There's a moment in the retrospective booklet when Hertzfeldt says, referring to Lily and Jim, that it was the first time he realized he didn't "always have to do some big dumb punch-line." Both Rejected and The Meaning of Life edge further away from one-note jokes -- a comment that might be aimed at Ah, L'Amour and Genre -- which strangely has made it more difficult for me to show the more sophisticated shorts confidently. Instead of knowing there's a joke, that whoever I show the films to will laugh, I have to face that these are real art, which means that there is real beauty and much, much more at stake.


Here's where one would normally put the DVD extras, but everything on this DVD is extra, including the fact that the cartoons are finally in a collected (archival, even) form. This isn't a direct-to-DVD project as these animated shorts have been shown in festivals the world over (I've always wanted to use that phrase) and so your only previous chance to see these shorts would be to travel to the current festival they're playing at or to watch a pirated version online (see above)..

There are thirteen extras included on the DVD, including the new animations for the various menu screens. The entire thing has a handcrafted, overpacked feel, and all the extras are good . . . except for the commentary for Lily and Jim, a reunion commentary of Robert May and Karin Anger that is pretty much useless, even if they warn as it begins that the commentary will be useless and they have nothing to say.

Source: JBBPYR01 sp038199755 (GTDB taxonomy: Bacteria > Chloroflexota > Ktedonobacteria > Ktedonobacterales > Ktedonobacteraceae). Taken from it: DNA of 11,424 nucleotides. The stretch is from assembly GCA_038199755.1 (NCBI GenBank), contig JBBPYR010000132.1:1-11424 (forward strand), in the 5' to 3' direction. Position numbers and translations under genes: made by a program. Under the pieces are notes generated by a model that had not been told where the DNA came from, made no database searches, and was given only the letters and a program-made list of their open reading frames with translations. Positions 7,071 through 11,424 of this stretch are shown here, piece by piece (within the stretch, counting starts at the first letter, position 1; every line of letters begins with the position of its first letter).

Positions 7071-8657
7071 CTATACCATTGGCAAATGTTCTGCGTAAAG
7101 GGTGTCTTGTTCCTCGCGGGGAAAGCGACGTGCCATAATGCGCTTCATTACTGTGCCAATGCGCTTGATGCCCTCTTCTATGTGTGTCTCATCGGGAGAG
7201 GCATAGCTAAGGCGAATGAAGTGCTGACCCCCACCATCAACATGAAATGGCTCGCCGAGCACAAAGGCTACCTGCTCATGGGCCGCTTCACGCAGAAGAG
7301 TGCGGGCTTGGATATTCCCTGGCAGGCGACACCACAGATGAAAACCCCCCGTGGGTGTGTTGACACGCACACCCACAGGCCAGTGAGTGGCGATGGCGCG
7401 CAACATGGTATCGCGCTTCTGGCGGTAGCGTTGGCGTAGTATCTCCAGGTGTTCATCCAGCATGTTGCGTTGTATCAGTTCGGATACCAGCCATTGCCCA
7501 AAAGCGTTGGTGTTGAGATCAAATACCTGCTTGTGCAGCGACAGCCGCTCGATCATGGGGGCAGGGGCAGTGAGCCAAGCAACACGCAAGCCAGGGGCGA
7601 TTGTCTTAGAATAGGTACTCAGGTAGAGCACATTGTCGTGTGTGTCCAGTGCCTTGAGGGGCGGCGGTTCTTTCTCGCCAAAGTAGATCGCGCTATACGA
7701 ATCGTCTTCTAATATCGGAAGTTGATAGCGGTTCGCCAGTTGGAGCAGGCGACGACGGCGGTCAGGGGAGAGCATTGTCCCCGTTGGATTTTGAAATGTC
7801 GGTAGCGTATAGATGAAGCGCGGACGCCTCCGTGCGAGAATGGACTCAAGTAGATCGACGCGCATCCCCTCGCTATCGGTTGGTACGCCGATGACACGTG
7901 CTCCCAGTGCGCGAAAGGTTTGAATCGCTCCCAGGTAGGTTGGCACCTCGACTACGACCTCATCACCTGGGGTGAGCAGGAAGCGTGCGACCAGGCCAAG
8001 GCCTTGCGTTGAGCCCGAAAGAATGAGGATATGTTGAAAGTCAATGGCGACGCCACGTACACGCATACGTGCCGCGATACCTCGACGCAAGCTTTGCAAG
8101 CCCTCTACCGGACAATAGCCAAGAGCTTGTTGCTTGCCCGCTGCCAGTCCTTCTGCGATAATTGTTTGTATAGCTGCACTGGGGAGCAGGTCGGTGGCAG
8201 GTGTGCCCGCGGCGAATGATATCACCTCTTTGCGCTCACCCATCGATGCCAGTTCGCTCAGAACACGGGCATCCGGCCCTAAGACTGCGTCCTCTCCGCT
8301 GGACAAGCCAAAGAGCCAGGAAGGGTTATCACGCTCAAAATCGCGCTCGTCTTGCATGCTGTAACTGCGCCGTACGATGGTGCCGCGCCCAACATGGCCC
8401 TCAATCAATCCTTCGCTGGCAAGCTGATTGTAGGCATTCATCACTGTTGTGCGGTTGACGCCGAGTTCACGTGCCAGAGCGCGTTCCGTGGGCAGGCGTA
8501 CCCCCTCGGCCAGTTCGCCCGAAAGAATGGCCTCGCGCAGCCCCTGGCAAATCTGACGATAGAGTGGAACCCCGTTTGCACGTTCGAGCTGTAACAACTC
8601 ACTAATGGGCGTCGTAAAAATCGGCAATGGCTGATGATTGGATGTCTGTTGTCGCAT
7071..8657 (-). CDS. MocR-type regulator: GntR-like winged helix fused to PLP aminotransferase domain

Everything else is great, though, especially the Animation Show cartoons, the Bitter Films Archives, and Watching Grass Grow. Hertzfeldt's animations are such a pleasure for me and, as he improves and complicates his work, each takes more and more time to complete, so it makes me ecstatic to have a completely "extra" cartoon. Especially one that involves a war between robots and fuzzy things.

The Bitter Films Archives follows the production of each cartoon on the DVD and provides background material, production shots, storyboards, notes, and, often, earlier cartoons that were the inspiration for the finished material.

The highlight for me, though, is Watching Grass Grow, a documentary of a very small part of the production process for The Meaning of Life. Sure, all it is is watching Hertzfeldt painstakingly animate various scenes of the final film, but the effect of the time-lapse of him drawing and re-drawing is hypnotic. Even the "soundtrack" -- mostly bits of whatever sound was in the environment at the time of filming, alternating with more traditional orchestral fare -- -adds to the fascination.

There is an amazing amount of information and trivia both on the DVD and Don's website, www.bitterfilms.com . Check it out, or face an attack of giant robots. Or a fuzzy creature whose anus is bleeding while, yes, everybody else laughs, dances, and has a good time.

Except the fuzzy creature.

Don't be the fuzzy creature.

The Animations Themselves: 10 out of 10

The DVD Extras: 10 out of 10

RevSF Staff Writer Andrew Kozma’s spoon is too big. If only that were a euphemism.